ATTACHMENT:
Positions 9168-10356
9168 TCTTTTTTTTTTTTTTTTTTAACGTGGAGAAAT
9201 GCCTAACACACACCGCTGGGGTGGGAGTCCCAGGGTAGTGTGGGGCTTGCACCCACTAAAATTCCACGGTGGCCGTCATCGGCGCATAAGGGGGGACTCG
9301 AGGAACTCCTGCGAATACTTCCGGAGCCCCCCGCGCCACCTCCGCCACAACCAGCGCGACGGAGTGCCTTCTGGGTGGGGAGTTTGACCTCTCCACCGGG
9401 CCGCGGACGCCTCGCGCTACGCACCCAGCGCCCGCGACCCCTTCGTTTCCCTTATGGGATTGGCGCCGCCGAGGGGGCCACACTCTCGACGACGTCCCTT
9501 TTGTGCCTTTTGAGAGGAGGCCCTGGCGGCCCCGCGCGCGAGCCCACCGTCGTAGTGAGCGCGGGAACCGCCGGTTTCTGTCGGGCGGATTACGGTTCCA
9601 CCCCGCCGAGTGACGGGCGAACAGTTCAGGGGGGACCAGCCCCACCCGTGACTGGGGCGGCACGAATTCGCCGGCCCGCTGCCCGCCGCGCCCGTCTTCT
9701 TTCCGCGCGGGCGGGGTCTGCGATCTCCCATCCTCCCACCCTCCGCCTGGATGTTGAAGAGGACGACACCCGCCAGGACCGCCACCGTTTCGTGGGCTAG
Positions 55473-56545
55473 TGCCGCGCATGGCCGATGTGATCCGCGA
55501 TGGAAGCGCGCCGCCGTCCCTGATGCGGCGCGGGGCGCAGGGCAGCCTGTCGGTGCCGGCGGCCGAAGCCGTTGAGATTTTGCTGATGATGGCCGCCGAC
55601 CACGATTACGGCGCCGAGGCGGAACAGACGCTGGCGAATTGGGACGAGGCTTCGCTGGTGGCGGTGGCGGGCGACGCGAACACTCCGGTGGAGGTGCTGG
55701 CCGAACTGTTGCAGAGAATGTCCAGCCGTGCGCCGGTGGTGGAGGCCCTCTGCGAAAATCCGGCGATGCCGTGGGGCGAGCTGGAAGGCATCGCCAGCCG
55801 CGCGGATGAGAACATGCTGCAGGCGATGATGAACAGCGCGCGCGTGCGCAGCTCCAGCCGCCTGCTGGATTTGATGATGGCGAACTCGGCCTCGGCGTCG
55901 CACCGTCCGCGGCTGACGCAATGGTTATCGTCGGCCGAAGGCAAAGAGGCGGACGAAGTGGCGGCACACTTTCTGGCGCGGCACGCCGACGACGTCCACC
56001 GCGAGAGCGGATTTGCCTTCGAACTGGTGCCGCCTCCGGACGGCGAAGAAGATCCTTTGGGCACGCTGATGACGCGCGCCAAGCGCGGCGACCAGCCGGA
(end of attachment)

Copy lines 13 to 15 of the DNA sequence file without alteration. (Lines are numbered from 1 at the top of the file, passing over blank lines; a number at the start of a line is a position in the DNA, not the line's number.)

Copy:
55701 CCGAACTGTTGCAGAGAATGTCCAGCCGTGCGCCGGTGGTGGAGGCCCTCTGCGAAAATCCGGCGATGCCGTGGGGCGAGCTGGAAGGCATCGCCAGCCG
55801 CGCGGATGAGAACATGCTGCAGGCGATGATGAACAGCGCGCGCGTGCGCAGCTCCAGCCGCCTGCTGGATTTGATGATGGCGAACTCGGCCTCGGCGTCG
55901 CACCGTCCGCGGCTGACGCAATGGTTATCGTCGGCCGAAGGCAAAGAGGCGGACGAAGTGGCGGCACACTTTCTGGCGCGGCACGCCGACGACGTCCACC